A high bounce rate is a sign of poor content to Google and other major search engines. Second, a high bounce rate is often a symptom of weakness in other SEO factors that directly affect Google’s ranking.
Here are the SEO problems you should be taken into consideration when your site bounce rate is abnormally high:
These SEO issues cause a high bounce rate and degrade user experience on your site. These problems are treatable and often addressed by fixing the 80 bounce rates. Therefore, here we can say “fixing” your web page bounce rate often helps your SERP ranking.
Tracking bounces can help you understand how visitors are behaving on your site. Bounce rates also indicate how your web pages perform and whether they are engaging enough to hold the visitor. Using the bounce rate detail, you can make optimization and marketing decisions.
For example, Suppose you have invested a lot of resources to drive people to a landing page but fail to generate leads or push them to the sales funnel, deriving the fact what is bounce rate in google analytics helps you achieve good results. In that case, you can consider the following:
While bounce rate Google Analytics doesn’t directly affect your page ranking but having high bounce rates is often a symptom of deeper problems like user experience issues or poor targeting.
You need to ensure that when users come from a search engine to your site, they don’t bounce back to the search results without performing any activity on your site since that kind of bouncing probably is a ranking factor of Google.
Google Analytics bounce rate is single-page sessions divided by the total of all sessions or the percentage of all sessions on a site in which users viewed only a single page and triggered only a single request to the Analytics server.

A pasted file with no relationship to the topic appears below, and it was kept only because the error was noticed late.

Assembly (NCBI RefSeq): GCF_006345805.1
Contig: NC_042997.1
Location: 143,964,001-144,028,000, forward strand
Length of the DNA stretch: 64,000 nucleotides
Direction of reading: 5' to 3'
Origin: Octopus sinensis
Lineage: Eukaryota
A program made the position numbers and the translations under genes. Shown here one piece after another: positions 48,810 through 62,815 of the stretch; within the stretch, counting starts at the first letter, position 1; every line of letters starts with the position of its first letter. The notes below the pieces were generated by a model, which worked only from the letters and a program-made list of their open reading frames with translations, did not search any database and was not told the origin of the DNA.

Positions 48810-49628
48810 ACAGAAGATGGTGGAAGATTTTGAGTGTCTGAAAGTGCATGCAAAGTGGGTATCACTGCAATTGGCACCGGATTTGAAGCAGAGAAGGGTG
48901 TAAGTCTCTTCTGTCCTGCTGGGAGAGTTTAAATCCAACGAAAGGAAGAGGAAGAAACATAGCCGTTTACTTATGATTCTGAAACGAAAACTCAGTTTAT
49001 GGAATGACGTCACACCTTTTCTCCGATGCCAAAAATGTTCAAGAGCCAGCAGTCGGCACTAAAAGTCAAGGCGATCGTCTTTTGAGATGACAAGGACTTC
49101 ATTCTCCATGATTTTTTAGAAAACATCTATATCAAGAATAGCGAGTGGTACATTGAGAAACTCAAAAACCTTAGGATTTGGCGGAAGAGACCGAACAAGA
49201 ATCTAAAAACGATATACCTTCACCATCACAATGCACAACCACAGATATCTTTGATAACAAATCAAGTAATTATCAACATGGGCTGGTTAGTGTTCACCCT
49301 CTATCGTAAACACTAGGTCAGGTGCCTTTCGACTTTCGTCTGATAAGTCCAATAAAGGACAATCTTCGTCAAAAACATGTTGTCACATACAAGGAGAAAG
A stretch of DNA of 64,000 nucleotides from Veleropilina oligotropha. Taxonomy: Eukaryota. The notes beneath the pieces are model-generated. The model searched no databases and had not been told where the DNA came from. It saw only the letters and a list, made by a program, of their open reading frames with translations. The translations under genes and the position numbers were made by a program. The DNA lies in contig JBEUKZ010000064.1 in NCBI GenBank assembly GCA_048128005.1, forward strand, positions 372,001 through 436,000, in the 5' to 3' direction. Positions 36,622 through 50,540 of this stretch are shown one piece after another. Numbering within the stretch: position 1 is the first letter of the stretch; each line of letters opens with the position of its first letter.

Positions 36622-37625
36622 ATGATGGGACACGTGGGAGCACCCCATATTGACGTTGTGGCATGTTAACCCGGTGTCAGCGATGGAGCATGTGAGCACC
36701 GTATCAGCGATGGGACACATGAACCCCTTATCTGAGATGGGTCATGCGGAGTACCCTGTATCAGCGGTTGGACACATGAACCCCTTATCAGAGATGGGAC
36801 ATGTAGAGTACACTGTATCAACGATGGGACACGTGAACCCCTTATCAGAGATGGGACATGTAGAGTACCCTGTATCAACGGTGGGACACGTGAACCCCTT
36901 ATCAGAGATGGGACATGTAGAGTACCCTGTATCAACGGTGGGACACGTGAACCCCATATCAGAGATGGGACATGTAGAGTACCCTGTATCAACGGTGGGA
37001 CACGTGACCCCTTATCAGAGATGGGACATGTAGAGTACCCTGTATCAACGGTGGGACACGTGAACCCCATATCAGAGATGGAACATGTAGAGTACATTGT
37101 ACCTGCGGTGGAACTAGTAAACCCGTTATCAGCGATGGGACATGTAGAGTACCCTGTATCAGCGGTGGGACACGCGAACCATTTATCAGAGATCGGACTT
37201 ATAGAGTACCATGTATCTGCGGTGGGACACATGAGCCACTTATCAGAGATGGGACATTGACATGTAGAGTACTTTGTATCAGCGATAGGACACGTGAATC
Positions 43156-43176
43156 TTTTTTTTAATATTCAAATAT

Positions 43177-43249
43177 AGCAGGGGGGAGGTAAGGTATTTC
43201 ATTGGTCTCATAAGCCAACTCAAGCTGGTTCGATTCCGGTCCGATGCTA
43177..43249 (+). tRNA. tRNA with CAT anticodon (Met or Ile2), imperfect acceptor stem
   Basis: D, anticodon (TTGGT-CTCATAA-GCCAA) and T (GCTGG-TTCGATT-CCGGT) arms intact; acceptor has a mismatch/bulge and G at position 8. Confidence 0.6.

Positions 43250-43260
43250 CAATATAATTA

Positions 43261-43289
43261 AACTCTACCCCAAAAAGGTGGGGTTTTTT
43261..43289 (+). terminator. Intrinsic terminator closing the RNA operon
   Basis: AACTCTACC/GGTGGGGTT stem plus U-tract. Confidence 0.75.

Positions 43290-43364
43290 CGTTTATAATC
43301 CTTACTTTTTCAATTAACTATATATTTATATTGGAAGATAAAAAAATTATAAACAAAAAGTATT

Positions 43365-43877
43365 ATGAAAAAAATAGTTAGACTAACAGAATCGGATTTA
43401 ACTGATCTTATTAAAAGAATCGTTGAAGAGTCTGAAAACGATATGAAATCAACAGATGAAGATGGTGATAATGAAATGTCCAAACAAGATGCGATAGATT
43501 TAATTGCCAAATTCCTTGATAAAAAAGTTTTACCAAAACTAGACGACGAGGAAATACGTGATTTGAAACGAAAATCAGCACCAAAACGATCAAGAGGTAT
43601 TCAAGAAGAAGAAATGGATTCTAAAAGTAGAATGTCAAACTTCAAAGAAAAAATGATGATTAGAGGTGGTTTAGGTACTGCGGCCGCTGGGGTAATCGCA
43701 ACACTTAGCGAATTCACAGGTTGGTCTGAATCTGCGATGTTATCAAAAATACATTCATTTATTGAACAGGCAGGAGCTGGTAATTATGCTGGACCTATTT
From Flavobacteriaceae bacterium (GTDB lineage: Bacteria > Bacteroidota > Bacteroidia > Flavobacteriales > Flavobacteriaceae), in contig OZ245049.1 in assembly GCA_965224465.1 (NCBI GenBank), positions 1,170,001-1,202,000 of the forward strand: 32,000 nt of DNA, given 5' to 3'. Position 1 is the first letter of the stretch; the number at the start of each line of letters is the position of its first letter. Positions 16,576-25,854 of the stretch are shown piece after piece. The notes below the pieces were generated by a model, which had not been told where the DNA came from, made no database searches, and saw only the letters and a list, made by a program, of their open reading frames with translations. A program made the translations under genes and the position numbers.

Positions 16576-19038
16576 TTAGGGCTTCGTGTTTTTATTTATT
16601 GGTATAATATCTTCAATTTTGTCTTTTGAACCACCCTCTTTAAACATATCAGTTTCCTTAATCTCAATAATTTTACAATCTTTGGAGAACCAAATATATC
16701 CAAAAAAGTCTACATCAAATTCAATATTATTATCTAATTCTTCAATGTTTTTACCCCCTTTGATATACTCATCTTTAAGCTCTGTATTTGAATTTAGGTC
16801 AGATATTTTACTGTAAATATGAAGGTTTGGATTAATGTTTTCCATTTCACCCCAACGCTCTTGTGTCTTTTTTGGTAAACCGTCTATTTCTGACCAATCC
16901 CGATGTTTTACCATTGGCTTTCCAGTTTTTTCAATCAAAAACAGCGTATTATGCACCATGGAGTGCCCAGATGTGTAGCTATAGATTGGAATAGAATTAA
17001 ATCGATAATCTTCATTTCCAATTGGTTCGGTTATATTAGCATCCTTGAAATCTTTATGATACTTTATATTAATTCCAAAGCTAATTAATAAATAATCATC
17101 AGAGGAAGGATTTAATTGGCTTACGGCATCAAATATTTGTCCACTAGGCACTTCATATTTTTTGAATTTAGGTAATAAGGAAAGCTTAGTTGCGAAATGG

In other words, the bounce rate in Google Analytics can be calculated by dividing the number of single-page sessions by the total number of sessions. Then it will be easier to determine the question of how to calculate bounce rate in google analytics.
You can follow the steps below to learn how to check the website's bounce rate on the Google Analytics platform.
Step 1: Sign in to your Google Analytics account and select the website whose bounce rate you are looking for.
Step 2: Go to the overview page under the Audience tab.
Step 3: Click on the metric Bounce Rate, which you’ll see alongside many other metrics. This will show the bounce rate of the entire site you have selected.
a) If you want to check the website bounce rate of individual pages, navigate to Behavior » All Pages. You’ll find the Bounce Rate column in the table, showing the bounce rate page-wise.
b) If you want to check the website bounce rate for any particular web page in Google Analytics, you can easily make a search by page name—for example, /cart/ or /pricing/—or you can use the analytics advanced search feature to narrow down the search results even further by using inclusions, exclusions, or dimensions and metrics to the search.
c) If you want to check the website bounce rate for a particular time period, you adjust the date range accordingly from the top right-hand corner.
You can check the website bounce rate in Google Analytics using the above steps. Now let’s move on to the potential tips for 80 bounce rate improvement.
The biggest reason for the high bounce rate in Google Analytics is user experience. The responsive design maintains consistency between what a site shows on a desktop and what it shows on a handheld device, hugely impacting user experience.
Website loading speed could be the biggest reason for a high bounce rate in Google Analytics. Users want any website to load fast. If your site takes a long time to load, your users will get a poor user experience, which may cause a higher probability of getting bounced.
Different channels have different content formats. If your content isn’t optimized channel-wise, it will increase the chances of an increase in bounce rate. So, keeping your content optimized according to different channels is essential. If you make sure to deliver what your visitors want, this will lower the bounce rate.
Content irrelevancy is among the most significant factors of a high bounce rate in Google Analytics. You can understand this in a way. If you visit a medical website but find clothing content, would you like to stay there longer? Certainly not. Similarly, your website must publish content relevant to your product or services.